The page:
So I’m in KL now, arrived first thing this morning. It seemed an easy and uneventful trip. One evening I’m in Melbourne, the next morning in Kuala Lumpur, and ahead of schedule.
I’m at Whisky’s now. I arrived so early that I was able to catch him before going to work. Then, feeling pretty spruce still, I changed into my togs and went for a swim.
I lay there reading my book on the banana lounge while about me workers plucked weeds and tidied the garden, or else gave the pool a good clean. The sky was the hazy blue I’m familiar with here, and framed by the elegant condo’s expats live in and a shroud of tropical green. I thought about how things can be tough, but not so tough that this doesn’t exist and I don’t experience. I’m one of the lucky.
Earlier I had done a few leisurely laps of the pool, mostly underwater. I felt my lungs expand, my muscles lengthen. I thought back to when I was a kid and how for years I had swimming lessons every Saturday morning, as well as at school. Swimming seemed to be a big thing then, more so than it seems now, and every kid I knew swam. I did a bit more than most, though my memories are hazy. I tend to think I had 3-4 years of solid swimming lessons, enough that I was one certification away from being a qualified instructor eventually, though I was only a kid. It probably only was a couple of years really, though I never stopped swimming throughout my childhood. I remember I gave away swimming when I was invited to join a club to swim competitively. I understand why I declined it – swimming by then was a drag – but I regret a little that I never did. I was a pretty good freestle sprinter then – today I’m like a brick with arms and legs.
In the normal way of these things it occurred to me that I should have asked mum what she remembered of my serious swimming days, when I was about 7-10. Naturally I never will now, but the realisation was easily accepted. Earlier I’d been traveling in on the KLIA express train and thinking how mum would expect me to check-in with her, “arrived safely”. It used to drive me crackers sometimes, she was so protective and paranoid. There were times I’d leave her home after a visit and stop off somewhere on the way home and she would call. When I didn’t answer she would begin to worry that I’d been in an accident or something equally silly. She was like that, and though it used to put unreasonable pressure on me I came to accept that of her.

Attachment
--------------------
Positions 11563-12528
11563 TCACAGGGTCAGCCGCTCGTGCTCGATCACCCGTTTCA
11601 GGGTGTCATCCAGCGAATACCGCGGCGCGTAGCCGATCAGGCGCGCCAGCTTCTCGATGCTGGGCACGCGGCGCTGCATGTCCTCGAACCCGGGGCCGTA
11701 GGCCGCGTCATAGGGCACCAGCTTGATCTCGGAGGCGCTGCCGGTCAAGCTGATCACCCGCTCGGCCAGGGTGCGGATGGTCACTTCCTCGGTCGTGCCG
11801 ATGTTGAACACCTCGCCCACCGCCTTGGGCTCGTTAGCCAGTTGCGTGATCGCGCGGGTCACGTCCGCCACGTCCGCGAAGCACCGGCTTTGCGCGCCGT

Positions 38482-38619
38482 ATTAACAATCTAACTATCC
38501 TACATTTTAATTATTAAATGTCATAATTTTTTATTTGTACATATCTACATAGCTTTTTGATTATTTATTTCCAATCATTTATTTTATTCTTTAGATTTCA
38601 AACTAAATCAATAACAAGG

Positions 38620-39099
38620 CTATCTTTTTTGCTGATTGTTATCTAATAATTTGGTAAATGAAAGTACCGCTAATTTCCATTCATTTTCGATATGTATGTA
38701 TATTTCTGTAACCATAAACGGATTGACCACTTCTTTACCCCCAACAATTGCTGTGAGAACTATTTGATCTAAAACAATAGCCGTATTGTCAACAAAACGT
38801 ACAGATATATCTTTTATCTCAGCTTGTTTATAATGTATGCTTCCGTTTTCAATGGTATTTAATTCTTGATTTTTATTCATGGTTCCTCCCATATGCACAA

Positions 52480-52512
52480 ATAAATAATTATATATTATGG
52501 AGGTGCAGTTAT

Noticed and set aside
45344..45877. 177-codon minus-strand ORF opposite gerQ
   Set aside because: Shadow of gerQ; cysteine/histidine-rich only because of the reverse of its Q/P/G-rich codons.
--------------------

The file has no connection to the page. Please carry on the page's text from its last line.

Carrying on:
That went through my head as I looked out the window at the passing scenery. I couldn’t call her, and I felt a twinge at that lack, and understanding that it would be some time before I grew accustomed to that. I decided then that I would not disregard it. Instead, for now, I’ll make those gestures to her in my mind as if she could here: I’m ok mum, home safe, arrived safe, don’t worry.
For some reason I don’t like travelling at night, though it’s pretty well normal when going to Asia. Given the choice I’d head off at about 4pm wherever I’m going; to travel at midnight or thereabouts seems somehow depressing. Still the airport was busy last night. Lining to check-in I looked about me and for the umpteenth time was surprised at how few Aussies, or indeed Caucasians, were on a flight departing Oz. I should be over that by now. I watched idly as the queue slowly snaked forward, roused briefly by the sight of long legs in tight pants and all the possibilities that presented to my bored mind.
I changed my currency, went through customs, bought my duty free – a memory stick for my camera, and some lollies for the trip. Then we boarded. I had my exit row by the window and watched with jaded eyes as the plane filled. Soon the vacant seat beside me was snapped up, and then we were taxiing down the runway and taking off on time to the minute – very rare in my experience.
The night went. I watched The Artist, a very clever movie and entertaining in its own way but a strange viewing experience for those unused to silent films. Whatever his name is, the French guy who won the best actor Oscar, gave an irresistible and very likeable performance.
The plane droned on. I slept. Fitfully. The lights came on, breakfast arrived, and I passed up the Nasi Lemak I couldn’t face at 5am and instead had the soggy scrambled eggs. It was dark outside still when we touched down, 30 minutes early, yippee – that’s a good flight in my book. I bought a bottle in duty free, had no dramas in immigration, collected my bag and strolled out to discover that here I was really, in KL finally.